The next two days we visited the Pergamon Museum, the Bernauer Straße exhibits, and the East Side Gallery. We toured the Reichstag, hung out at the Neue Heimat ice cream market, stopped by Checkpoint Charlie and found treasures at the Mauerpark flea market. We all were exhausted by the end of our trip. One host parent told me their exchange student slept for fifteen hours when we got back. I suppose four days was all we could handle! Besides our trips, we had many fun things to do in Eutin, as well. We had terrific weather and a beautiful setting for our German-American evening this year. Martin Vollertsen performed on his guitar and even added some fun Low German songs to the mix. During our last week, we visited one of the elementary schools in town. The students loved interacting with the kids, being roped into playing tag at recess and helping them with their class work. Besides being fun, this experience gave us a fuller picture of the German school system. We hope that some of those children will participate in the exchange one day! We are grateful to all of the people who helped make our trip possible. We received extra funding from the Max Kade Foundation, the German-American Partnership Program and Lawrence Sister Cities. Without their support, the majority of what was described here would not have been possible. This exchange program is an eye-opening experience for Lawrence teens. The friendships they form continue into adulthood and the tolerance, curiosity and confidence that they gain change their lives forever. Several of them already are working Germany into their plans for the future. 7

Sister City News from the Friends of Eutin Friends of Eutin Plan to Support a Permanent “Garden of Friendship” Commemorating the Sister City Relationship between Lawrence and Eutin By William Keel

Eutin will host the State Garden Show (Landesgartenschau) in Schleswig-Holstein from the end of April until the beginning of October 2016. The Friends of Lawrence in Eutin have proposed a Garden of Friendship (Freundschaftsgarten) with flora representing the state of Kansas as part of the exhibit. This garden will commemorate the over 25 years of partnership with educa-

Katharina Billker presents Chancellor Gray-Little Commemorative Document from Eutin

Official Mascot of the State Garden Show “Käpt*n Eu”

tional and cultural exchanges between the two sister cities. The Garden of Friendship will be located in the Seepark along the shore of the Greater Lake Eutin. The Seepark is one of several venues for the Landesgartenschau. Following the conclusion of the show in October 2016, the Garden of Friendship will become permanent, similar to the national German-American Friendship Garden in Washington, DC. The Friends of Lawrence in Eutin are quite excited about this opportunity to display plants, grasses and other flora representing Kansas in Eutin. They have also committed to maintaining the Garden of Friendship following the close of the State Garden Show. Our German partners envision a rectangular bed featuring prairie grasses typical for Kansas as well as traditional sunflowers, the state flower of Kansas. A walking 8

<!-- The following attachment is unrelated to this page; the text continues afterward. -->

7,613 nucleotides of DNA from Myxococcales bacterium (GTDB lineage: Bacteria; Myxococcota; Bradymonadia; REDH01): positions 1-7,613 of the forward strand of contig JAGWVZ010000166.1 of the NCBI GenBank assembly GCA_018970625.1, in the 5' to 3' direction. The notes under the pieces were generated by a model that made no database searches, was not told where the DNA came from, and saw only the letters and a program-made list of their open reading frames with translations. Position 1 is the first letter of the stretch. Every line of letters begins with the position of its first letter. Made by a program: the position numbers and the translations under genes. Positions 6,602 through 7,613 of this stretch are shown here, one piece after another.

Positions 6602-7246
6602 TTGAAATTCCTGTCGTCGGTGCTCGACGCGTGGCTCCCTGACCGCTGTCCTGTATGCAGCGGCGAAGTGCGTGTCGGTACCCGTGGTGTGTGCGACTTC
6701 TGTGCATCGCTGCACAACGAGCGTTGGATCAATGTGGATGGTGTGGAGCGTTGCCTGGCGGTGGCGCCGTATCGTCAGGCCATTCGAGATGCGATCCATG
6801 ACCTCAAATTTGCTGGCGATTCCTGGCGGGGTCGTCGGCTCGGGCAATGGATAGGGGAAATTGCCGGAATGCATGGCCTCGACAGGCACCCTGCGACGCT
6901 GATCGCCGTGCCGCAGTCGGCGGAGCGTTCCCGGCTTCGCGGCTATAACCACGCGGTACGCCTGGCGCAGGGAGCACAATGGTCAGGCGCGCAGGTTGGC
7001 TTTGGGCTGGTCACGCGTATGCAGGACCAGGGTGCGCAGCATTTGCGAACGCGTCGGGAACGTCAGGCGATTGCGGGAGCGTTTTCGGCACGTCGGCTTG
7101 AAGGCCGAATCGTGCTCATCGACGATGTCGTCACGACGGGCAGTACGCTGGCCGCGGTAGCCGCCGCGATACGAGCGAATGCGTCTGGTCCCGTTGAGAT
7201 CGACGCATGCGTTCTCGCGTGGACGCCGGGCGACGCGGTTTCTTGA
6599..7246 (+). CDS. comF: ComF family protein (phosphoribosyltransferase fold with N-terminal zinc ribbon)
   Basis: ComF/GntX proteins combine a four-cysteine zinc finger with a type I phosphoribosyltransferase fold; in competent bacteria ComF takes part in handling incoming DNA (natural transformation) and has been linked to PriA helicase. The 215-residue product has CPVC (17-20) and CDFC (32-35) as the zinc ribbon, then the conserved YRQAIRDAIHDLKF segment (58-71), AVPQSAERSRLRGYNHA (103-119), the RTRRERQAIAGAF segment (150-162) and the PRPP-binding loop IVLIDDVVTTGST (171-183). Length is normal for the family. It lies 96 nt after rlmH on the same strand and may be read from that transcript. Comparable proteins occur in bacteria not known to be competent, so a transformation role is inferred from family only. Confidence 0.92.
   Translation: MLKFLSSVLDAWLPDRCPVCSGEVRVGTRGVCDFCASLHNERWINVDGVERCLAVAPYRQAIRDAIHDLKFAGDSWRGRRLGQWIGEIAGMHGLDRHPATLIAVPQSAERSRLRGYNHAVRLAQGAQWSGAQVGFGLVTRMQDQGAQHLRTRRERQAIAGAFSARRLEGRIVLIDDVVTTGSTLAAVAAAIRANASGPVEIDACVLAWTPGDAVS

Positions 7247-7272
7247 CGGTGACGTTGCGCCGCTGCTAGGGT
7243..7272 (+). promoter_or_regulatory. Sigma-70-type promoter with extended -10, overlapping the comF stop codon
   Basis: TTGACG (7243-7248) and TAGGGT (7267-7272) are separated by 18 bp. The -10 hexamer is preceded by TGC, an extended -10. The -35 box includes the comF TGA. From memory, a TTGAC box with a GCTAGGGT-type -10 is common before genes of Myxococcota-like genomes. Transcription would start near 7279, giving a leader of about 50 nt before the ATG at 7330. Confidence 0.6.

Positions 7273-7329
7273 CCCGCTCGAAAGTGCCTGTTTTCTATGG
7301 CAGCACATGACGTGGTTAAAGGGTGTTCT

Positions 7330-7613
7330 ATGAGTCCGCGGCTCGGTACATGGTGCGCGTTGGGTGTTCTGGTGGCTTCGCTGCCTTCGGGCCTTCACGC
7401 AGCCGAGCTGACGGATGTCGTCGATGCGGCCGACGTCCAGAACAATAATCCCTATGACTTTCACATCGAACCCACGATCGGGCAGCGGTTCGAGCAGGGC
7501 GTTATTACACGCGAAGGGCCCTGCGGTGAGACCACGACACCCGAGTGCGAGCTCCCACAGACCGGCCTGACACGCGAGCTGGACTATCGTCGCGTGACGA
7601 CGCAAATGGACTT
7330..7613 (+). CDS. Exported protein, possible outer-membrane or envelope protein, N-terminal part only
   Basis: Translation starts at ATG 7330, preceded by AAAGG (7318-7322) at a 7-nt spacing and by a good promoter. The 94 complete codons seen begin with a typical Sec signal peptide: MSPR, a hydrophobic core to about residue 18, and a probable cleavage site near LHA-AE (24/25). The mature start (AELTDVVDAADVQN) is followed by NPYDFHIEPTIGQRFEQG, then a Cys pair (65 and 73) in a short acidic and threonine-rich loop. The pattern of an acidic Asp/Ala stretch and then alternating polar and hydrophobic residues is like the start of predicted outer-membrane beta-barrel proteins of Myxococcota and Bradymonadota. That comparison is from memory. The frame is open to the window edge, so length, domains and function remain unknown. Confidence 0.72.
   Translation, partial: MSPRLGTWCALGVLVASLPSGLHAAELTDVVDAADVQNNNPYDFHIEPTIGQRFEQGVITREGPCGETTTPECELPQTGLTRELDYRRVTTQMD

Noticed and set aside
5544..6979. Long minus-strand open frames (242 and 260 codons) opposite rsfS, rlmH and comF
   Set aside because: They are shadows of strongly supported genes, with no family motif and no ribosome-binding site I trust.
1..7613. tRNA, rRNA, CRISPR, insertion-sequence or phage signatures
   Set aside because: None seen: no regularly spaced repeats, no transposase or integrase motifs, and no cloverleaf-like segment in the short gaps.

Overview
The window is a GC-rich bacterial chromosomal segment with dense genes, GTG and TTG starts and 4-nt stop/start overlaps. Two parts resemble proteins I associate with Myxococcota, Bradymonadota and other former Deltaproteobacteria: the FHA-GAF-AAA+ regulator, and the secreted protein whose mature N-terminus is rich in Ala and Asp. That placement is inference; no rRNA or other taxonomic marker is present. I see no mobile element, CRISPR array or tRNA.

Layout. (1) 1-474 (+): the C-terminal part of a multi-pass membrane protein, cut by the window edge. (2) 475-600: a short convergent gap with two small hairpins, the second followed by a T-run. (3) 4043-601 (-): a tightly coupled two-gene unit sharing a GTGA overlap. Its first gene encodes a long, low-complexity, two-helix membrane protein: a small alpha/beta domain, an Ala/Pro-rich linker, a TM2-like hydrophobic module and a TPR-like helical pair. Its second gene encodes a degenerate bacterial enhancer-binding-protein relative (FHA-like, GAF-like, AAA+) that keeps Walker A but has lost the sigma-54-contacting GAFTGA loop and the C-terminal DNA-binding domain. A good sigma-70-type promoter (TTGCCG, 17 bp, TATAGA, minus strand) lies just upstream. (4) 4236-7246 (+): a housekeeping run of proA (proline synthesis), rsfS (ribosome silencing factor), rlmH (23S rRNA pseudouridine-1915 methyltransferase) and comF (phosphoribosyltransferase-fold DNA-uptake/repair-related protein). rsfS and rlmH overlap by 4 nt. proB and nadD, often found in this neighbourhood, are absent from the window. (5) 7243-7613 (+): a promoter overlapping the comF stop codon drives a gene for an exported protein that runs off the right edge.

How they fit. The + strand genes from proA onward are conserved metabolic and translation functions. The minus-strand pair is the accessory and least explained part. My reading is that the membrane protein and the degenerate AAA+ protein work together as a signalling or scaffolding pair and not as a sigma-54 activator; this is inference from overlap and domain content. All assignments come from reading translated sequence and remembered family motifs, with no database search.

path with benches as well as metal silhouettes of animals such a bison and prairie dogs will add to the Kansas motif. To support this project on the American side, the Lawrence city government has already allocated a contribution of $2,500. Additionally, Friends of Eutin in Lawrence plans to conduct private fundraising during the winter of 2015-2016 to raise additional financial support for the project. Persons who may be interested in contributing should contact Professor Keel for more information: In addition to the garden project, Friends of Eutin continues to support our sister-city relationship with Eutin through the annual high school student exchange, now in its 26th year. This past summer 9 Lawrence students traveled to Eutin for the month of June with teacher Natalie Wolfe (KU MA alumna). Lawrence then hosted 12 students from Eutin in October with their teacher Katharina Billker. The Eutin visitors presented Chancellor Bernadette Gray-Little with a formal document from the City of Eutin commemorating the 150th anniversary of the University of Kansas. The 2016 exchange will continue under the leadership of Arne Scholz, now the German teacher at Lawrence High School. Arne chaperoned the group of Eutin students to Lawrence in 2013, fell in love with Lawrence resident Kelly Herndon, married her last fall and earned his teaching license for Kansas last spring. We are pleased to have Arne who is familiar with the school systems now in both Eutin and Lawrence! Additional exchanges include the business internship program managed by Jim Morrison as well as the participation of the KU School of Music in the annual Sommerfestspiele (Summer Opera Festival) in Eutin.